“This piece depicts how joy comes into your energy. It captures the feeling of unrolling and being free.”
“Muse-ic” by Lee Leuning and Shelley Treeby, of Aberdeen, South Dakota, located on east side of Mason City Public Library.
“We would like passersby to interact with our ‘Lady’ by making some harmonic vibrations! She embodies the JOY of music.”
"Natural Wonders" by Michele Moushey Dale, Loveland, Colorado, located at the Mason City Public Library.
“It Starts With 3”
“It Starts With 3” by Tom Ford, of Gillette, Wyoming, located at Mason City Public Library yard.
“Primary colors are the beginning of all the colors we see around us. Blending and mixing to bring to life glorious opportunities.”
"Summer Distractions II"
"Summer Distractions II" by Lee Leuning and Sherri Treeby, of Sioux Falls, South Dakota, located at Mason City Public Library.
2014 River City Sculptures on Parade People's Choice winner.
"Circle of Friends"
"Circle of Friends" by Karen Crain, of Littleton, Colorado, located at Mason City Public Library.
"Little Red Riding Hood"
"Little Red Riding Hood" by Del Pettigrew, of Kearney, Nebraska, located at the Mason City Public Library.
'The Monumental Professor"
"The Monumental Professor" by Gregory Johnson, of Cumming, Georgia, located on South Pennsylvania Avenue.
"Huckleberry Daze" by Jerry McKellar, of Colville, Washington, located on South Pennsylvania Avenue.
"76 Trombones" by Douglas Walker, of Black Creek, British Columbia, located at Music Man Square.
“Resplendent Fervor” by Gregory Mendez, of Fort Wayne, Indiana, located at former Younkers corner.
“The dancer’s dress reflects her movement and attitude; colorful and radiant.”
“Sendai Madonna” by Josie Campbell Dellenbaugh, of Glastonbury, Connecticut, located at Brick Furniture.
“The unfortunate inspiration for this figure was the tragedy of the tsunami in Sendai, Japan. In this one piece I have combined the duality of concept that so intrigues me. This sculpture can be interpreted as either a grieving or rejoicing mother. The child has his arms outstretched in the position of the Crucifixion, so it can be interpreted as a Pieta. However, it can just as easily be seen as a Madonna gently holding her baby safely in her arms. You decide.”
"Ralph Moose" by Martha Pettigrew, of Kearney, Nebraska, located on North Federal Avenue.
2017 River City Sculptures on Parade People's Choice Award winner.
“Body Emergence” by Sue Quinlan, of Boulder, Colorado, located at Manor parking lot.
“This piece signifies the rise of maidens. The maidens, in full bloom, reach for life’s essence. Delighted and filled with joy, as pedals of a flower father the sun, the women’s rapture is apparent.”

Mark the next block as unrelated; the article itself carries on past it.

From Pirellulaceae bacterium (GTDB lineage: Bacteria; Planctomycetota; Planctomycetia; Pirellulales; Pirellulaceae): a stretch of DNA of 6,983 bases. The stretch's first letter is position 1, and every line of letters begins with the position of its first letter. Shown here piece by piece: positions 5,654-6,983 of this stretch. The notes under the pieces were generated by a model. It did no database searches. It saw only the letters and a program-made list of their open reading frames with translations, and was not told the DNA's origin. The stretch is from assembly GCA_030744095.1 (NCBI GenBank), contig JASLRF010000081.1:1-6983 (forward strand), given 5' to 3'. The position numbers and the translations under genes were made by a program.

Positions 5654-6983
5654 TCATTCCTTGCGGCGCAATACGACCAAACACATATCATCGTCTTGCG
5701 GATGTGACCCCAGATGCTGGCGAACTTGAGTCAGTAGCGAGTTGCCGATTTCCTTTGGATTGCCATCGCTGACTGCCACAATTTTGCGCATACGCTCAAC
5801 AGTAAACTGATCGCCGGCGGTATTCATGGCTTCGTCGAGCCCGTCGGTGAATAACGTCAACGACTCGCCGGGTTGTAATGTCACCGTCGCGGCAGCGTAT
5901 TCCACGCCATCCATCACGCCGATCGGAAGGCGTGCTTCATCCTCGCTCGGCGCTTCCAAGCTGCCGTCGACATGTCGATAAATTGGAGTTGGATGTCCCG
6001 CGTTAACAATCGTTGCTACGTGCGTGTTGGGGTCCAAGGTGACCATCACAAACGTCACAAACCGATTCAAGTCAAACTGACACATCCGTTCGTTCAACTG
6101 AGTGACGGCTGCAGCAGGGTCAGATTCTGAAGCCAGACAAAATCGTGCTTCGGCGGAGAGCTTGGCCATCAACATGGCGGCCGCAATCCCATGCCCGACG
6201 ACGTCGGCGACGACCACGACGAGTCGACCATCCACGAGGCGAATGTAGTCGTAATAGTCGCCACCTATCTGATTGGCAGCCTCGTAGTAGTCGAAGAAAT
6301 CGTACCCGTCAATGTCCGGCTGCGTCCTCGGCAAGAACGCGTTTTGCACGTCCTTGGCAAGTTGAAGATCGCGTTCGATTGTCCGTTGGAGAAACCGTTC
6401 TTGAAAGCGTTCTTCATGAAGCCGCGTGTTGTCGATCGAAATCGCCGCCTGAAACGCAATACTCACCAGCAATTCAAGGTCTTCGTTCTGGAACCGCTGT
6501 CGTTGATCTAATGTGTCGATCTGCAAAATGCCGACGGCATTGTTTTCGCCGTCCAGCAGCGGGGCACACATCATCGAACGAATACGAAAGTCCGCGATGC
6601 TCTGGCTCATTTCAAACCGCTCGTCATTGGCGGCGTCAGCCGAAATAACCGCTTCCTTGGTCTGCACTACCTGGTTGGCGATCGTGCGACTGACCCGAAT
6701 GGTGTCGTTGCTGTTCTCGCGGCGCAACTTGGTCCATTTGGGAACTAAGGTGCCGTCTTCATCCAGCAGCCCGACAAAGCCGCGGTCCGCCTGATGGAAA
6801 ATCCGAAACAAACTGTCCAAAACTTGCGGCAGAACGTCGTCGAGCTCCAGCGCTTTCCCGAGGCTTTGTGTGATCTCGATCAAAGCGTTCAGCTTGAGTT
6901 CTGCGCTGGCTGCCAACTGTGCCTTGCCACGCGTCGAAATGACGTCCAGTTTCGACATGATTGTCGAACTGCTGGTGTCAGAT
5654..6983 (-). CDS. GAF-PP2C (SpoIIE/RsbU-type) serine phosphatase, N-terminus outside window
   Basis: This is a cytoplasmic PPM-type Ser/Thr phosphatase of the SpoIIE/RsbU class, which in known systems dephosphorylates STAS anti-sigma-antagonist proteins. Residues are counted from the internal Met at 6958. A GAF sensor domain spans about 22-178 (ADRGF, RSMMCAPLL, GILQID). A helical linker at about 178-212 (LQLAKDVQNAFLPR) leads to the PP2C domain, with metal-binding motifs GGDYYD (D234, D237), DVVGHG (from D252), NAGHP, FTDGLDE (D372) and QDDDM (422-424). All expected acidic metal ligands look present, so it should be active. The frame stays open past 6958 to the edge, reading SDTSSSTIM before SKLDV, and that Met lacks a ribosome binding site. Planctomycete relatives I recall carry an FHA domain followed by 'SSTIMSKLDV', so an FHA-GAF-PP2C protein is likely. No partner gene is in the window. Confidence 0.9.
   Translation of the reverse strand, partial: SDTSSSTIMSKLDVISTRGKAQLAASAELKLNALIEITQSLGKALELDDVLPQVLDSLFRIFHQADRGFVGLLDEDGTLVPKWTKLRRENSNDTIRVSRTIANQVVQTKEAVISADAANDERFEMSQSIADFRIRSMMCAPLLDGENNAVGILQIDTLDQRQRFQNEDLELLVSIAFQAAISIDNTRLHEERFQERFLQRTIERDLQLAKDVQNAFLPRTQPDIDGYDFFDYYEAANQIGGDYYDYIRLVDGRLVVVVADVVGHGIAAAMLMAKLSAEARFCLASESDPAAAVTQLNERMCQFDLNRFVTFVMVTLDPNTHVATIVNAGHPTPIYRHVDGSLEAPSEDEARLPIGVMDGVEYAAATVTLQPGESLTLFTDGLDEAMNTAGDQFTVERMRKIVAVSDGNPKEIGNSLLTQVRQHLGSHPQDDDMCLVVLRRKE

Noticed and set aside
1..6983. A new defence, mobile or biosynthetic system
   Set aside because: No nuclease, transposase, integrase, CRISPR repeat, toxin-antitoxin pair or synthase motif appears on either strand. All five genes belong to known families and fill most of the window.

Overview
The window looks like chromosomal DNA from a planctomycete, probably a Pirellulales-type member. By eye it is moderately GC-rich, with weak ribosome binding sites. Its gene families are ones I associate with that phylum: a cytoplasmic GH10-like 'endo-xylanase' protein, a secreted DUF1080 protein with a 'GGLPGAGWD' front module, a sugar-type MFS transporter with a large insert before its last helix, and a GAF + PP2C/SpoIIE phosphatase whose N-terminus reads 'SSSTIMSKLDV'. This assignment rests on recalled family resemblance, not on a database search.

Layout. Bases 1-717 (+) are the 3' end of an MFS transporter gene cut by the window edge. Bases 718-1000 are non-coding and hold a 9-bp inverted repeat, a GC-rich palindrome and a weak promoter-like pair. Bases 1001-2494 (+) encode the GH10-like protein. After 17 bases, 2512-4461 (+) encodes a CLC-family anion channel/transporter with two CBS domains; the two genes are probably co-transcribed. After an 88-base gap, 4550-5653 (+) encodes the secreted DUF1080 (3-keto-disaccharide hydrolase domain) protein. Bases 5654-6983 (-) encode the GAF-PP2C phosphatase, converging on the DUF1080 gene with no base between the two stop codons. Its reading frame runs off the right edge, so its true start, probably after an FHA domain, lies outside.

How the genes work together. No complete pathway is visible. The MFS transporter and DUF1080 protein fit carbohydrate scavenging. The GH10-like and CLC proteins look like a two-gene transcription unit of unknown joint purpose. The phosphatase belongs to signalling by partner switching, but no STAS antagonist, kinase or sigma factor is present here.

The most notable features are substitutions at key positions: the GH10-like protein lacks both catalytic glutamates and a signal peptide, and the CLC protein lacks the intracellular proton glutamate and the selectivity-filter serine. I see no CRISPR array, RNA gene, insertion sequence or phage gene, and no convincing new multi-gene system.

“Solitude” by Tuck Langland, of Granger, Indiana, located at the Manor.
“She is winter, clothed in warmth and her own thoughts, alone, waiting for spring rains.”
“Pose” by Tim Adams, of Webster City, Iowa, located at Sportsman’s Lounge.
“Vriksha - Tree; Asana – Pose. The asana is pronounced as VRIK-shAH-sana. This posture replicates the graceful, steady stance of a tree. It is one in a series of yoga poses.”
“Dystopia” by Tim James and Aidan Demarais, of Good Thunder, Minnesota, located at North Iowa Broadcasting.
“The inspiration for this project emerged from the objects used to create the sculpture. Each object that was incorporated into the piece had a unique texture and form. Some pieces were test pads created by welding students at Janesville-Waldorf-Pemberton High School. As the sculpture progressed, a repeating circular theme was emphasized. The final sculpture symbolizes the earth supported tenuously by an unraveling foundation and surrounded by the ever-encroaching progress of industry.”
"Seated Couple" by Rick Haugen, of Sioux Falls, South Dakota, located on North Federal Avenue.
“Tickled” by Louise Peterson, of Guffey, Colorado, located at Transit Center.
“As a longtime Great Dane owner, I see a combination of playful goofiness and regal elegance in these dogs. As a sculptor I also see a magnificent combination of long bones, muscled limbs, folds of skin, and dynamic movement. “Tickled” shows that one spot that you just can’t quite reach.”
"Hope" by Gregory Johnson, of Cumming, Georgia.
"Paper Boy" by Lee Leuning and Sherri Treeby, of Sioux Falls, South Dakota, located at Wells Fargo.
“Aviator” by Bobbie Carlyle of Loveland, Colorado, located at Principal.